How does this Gaming Computer sound?

I'm trying to build a gaming Computer that runs games like Skyrim at very high settings with a smooth frame rate. I have a budget of 1000$ for the computer, and a little more including things like a keyboard and mouse. I would prefer to spend more like $950 so that I have enough left to spend on games. So far, my components consist of:

CPU: $229

Video Card: $250

Motherboard: $160

Memory/Ram: $40

Storage: $90

Case: $80

PSU: $80

Optical Drive: $30

Mouse: $19

Keyboard: icekey $35

Any Suggestions?
Thanks in advanced,
7 answers Last reply
More about gaming computer sound
  1. most people don't like to click on links to see what every one of those components are. list them out.
  2. To me it looks fine, there are some suggestions I would make that could improve the "feel" of your computer but let me say that what you have selected is perfectly fine.
    I suggest a Solid State Drive to load your operating system and performance oriented apps, this will improve the launch time and load times in games, you can get a good idea of what is a good deal from Best SSD's for the money; October 2012.
    Also, the RAM you selected is 1333MHz speed, and for a very similar price you can get 1600MHz speed with low latency, such as this ADATA.
    You might want to look at the articles Seven Sub-$160 Z77 Express Motherboards, Reviewed, Six $160-220 Z77 Motherboards, Benchmarked And Reviewed, and Six $220-280 Z77 Express-Based Motherboards, Reviewed to get a good idea of which motherboard is truly best for you.

    Best of luck.
  3. Thanks noreaster,
    I thought about using an SSD for my operating system and most used products, but have heard that it takes less uses for them to break than an HDD. I will look at other RAM and see if I can find 1600MHz for around the same price. Thanks for the suggestions.
  4. Looks good. Like Noeaster I also recommend getting an SSD. I've had mine for a year or so and it's still working fine. They've gotten a lot better, and if you don't write a lot to it all the time it should last you as long if not longer than a regular HDD.

    If you're not going to add tons of HDDs and optical drives, why not go for a m-atx case though? While the cases won't be much cheaper, the mobo will be and it will take up less space wherever you put it.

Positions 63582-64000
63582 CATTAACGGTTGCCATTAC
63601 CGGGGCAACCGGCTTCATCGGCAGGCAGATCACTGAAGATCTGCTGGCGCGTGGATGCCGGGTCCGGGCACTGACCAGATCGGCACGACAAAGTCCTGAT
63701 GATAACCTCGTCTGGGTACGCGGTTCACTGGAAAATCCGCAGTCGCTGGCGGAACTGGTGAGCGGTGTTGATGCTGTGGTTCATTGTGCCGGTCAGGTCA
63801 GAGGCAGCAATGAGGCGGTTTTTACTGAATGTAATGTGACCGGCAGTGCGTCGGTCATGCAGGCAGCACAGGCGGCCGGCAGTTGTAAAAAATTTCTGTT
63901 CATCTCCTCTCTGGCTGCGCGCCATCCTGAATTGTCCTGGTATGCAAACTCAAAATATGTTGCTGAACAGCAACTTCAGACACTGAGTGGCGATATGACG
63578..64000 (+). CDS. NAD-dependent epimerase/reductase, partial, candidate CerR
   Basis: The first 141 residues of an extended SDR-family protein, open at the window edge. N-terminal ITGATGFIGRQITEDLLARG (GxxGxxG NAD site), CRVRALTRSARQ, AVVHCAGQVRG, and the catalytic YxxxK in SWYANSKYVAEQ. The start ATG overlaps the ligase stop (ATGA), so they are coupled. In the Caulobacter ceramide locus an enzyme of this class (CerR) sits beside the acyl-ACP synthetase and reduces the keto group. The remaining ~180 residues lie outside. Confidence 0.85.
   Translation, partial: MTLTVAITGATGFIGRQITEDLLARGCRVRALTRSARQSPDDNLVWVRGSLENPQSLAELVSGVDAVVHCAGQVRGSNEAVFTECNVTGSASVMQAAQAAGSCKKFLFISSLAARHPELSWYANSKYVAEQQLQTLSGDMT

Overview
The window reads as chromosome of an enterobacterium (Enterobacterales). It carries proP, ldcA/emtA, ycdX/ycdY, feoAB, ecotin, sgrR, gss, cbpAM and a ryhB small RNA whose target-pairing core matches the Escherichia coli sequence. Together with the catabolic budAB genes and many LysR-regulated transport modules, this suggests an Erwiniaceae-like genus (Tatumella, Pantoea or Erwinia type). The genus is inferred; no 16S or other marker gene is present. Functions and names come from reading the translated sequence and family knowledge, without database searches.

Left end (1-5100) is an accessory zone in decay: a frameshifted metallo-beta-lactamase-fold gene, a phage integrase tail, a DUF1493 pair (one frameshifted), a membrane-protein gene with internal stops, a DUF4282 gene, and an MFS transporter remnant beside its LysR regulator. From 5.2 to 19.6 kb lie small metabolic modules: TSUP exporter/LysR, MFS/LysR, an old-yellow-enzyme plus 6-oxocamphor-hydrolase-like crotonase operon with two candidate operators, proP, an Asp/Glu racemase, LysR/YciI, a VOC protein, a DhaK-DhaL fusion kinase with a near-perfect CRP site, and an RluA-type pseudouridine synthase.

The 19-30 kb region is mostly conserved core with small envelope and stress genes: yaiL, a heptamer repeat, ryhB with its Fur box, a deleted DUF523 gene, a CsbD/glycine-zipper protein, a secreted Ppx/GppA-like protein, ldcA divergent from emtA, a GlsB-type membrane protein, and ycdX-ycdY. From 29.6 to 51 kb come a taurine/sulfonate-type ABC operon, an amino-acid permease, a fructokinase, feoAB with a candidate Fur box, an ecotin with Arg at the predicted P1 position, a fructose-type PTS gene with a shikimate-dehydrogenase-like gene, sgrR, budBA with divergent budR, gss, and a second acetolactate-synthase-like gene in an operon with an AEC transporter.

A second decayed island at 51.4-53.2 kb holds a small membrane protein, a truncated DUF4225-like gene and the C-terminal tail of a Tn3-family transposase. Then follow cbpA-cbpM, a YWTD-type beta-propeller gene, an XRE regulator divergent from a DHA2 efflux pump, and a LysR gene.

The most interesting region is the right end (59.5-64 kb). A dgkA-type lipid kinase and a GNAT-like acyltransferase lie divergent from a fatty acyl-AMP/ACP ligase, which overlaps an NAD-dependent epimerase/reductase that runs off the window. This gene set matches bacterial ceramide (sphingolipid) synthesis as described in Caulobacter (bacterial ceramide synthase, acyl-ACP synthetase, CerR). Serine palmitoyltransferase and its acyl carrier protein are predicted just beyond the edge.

Also, since you're going for a 3570k I assume you will want to overclock. The stock one will not be the best for that. This is a very popular and cheap cooler that should give you a nice overclock without sounding like a jet engine.
  5. I second grumbledook in regards to the cooler, the stock cooler is sufficient at stock speeds, if you overclock you will need a better cooler, and one such as the CoolerMaster Hyper 212 evo is a good performer for the cost and size.
    A SSD will hold up in a desktop environment just as well as a HDD, their weak point compared to HDD's are constant writes/overwrites but they have improved firmware to minimize the wear and tear those actions cause.
    The case you choose is completely personal preference in regards to size, aesthetics, form and function; choose whichever one appeals to you and can house your components.
  6. Noreastor, the type of memory you suggested uses a voltage of 1.55, while my CPU has a recommended maximum of 1.5. Is it worth upgrading my CPU just for better memory or should I just stick with the 1333?
  7. The rating of 1.55v vs 1.5v is insignificantly different, any rating of an electrical device of this nature is a generalized value, it will work at 1.5v or likely 1.65v down to 1.4v, no electrical current is exactly 1.5v 100% of the time.
    Basically, don't worry about .05v difference in rating.
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